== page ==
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Interview with Steve Hoogendyk on Lilly Looking Through
Developer:Geeta Games
Article Posted:June 2012

At the beginning of May, I received an e-mail from Steve and Jessica Hoogendyk, the husband and wife team behind Geeta Games. They were working on an all-ages adventure game called Lilly Looking Through. A playable demo was already available through the game's official site. Intrigued, I decided to try playing the demo with my daughter.

The game opened in a beautifully-painted village with the main character, Lilly, playing with a frog. A magical scarf drifted in and landed on a nearby house. Just as Lilly reached up to grab it, the scarf flew farther away. Our mission was clear: We needed to get that scarf. But first, we had to figure out how to get to the other side of the village. My daughter and I had a great time as we worked our way through the puzzles and chased after the enchanted scarf. There was something immediately compelling about Lilly's world. It felt mysterious and ancient. There was also a touch of sorrow. This was an old world that had seen better days.

Playing as Lilly was similarly compelling. She seemed keen on understanding the world around her. She was not afraid to explore. Yet as a small child, she occasionally needed a helping hand. The puzzles were built around helping Lilly overcome various obstacles. Rather than coming across as arbitrary challenges, the puzzles felt like a natural extension of the game's setting and story. The game also held true to its all-ages promise. While the puzzles were certainly complex enough to keep me occupied, the excellent animations and the magical setting were entertaining for my daughter. By the end of the demo, we were very impressed with what Steve and Jessica had put together. My daughter and I are looking forward to playing the finished game when it is available.

As the Hoogendyks continue development on Lilly Looking Through, Steve and Jessica kindly agreed to answer our questions about their upcoming adventure game.

[Adventure Lantern]: Can you tell us a little about Geeta Games? When did you start the company?

[Steve Hoogendyk]: We officially became a game studio on January of 2012. We are a husband and wife team who have a passion for creating story driven entertainment. Chris Beazer is also a part of Geeta Games, and responsible for writing the musical score. The name Geeta actually came from our youngest daughter. She was just starting to babble and speak, and for a week or so she crawled around the house saying "geeta geeta". How she said it reminded us of something an ewok from Star Wars would say. It stuck, and we became Geeta Games.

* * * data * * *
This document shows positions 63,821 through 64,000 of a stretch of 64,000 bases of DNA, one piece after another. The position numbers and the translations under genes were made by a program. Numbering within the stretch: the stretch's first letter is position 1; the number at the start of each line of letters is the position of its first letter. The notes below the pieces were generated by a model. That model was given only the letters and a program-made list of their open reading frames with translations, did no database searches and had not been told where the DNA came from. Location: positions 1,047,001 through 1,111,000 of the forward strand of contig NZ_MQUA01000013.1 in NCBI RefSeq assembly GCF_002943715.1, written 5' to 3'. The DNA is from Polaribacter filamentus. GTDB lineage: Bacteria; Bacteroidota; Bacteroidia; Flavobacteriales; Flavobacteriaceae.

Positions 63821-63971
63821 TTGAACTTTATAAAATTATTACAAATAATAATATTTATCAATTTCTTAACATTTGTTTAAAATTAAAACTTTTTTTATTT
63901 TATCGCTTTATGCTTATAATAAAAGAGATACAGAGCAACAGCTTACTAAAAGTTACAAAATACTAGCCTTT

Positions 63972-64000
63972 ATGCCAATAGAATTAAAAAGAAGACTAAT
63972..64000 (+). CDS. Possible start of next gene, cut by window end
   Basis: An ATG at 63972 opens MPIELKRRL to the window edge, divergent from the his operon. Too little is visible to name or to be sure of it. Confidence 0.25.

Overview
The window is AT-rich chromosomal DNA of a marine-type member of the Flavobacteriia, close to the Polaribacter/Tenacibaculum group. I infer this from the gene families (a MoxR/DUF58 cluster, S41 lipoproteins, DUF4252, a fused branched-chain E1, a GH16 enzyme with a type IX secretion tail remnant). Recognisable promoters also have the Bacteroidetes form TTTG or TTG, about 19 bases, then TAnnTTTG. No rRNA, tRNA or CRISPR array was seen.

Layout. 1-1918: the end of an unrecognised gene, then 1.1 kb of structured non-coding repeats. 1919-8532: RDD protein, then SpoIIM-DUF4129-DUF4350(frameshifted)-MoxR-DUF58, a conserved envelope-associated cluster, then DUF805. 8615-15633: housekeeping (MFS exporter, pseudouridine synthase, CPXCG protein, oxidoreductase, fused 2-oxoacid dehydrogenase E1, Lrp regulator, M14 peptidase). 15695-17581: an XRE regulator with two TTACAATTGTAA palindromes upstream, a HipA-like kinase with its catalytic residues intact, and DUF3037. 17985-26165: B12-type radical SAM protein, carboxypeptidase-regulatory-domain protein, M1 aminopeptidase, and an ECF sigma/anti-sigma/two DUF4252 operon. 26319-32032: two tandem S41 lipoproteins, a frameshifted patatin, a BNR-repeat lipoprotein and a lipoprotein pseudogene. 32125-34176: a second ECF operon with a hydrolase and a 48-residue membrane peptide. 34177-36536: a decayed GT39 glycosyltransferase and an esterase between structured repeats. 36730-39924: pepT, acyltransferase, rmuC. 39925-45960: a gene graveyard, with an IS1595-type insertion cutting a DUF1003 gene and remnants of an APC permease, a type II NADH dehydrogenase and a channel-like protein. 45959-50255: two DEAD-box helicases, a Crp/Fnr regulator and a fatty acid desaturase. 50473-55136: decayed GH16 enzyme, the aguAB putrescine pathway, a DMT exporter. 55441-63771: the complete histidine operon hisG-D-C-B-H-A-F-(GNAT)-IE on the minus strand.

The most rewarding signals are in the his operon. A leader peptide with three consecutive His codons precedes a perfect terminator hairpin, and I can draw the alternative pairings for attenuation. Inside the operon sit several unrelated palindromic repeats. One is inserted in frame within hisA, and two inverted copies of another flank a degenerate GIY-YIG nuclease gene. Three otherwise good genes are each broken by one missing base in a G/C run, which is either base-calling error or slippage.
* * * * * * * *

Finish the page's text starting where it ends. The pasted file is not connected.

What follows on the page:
[AL]: Can you tell us about your experiences in gaming and animation prior to Geeta Games?

[SH]: I worked 6 years in film on such movies as Harry Potter, Alice in Wonderland, and The Chronicles of Narnia, as well as Animated features including Cloudy with a Chance of Meatballs and Walt Disney’s Bolt . Before film, I worked over 8 years in Video Games and worked as a production designer, game designer, and artist on many adventure games including Myst 3:Exile™, RealMyst™, and Uru™: Ages Beyond Myst. On Myst 3:Exile, I was the designer responsible for creating the layout and all the puzzles for the Amateria age . I also created some of the puzzles on J'nanin the "Hub" age. When I was working at Cyan on Uru, I worked on the design team creating puzzles, environments, and ages with some of the original creators of Myst, Rand and Ryan Miller.

Jessica also has a background in animation. She worked on a Sci-Fi channel miniseries called The Triangle, The Chronicles of Narnia, Barnyard: The Movie, 10,000 BC, and a 3D artist for Moving Picture Company’s commercial division.

[AL]: What got you interested in developing adventure games?

[SH]: As soon as I played the game Myst with my dad I was hooked. Growing up my dad and I really connected when we played adventure games together. Even when we weren't playing them, we were talking about the next thing we could try to solve a particular puzzle we were working on.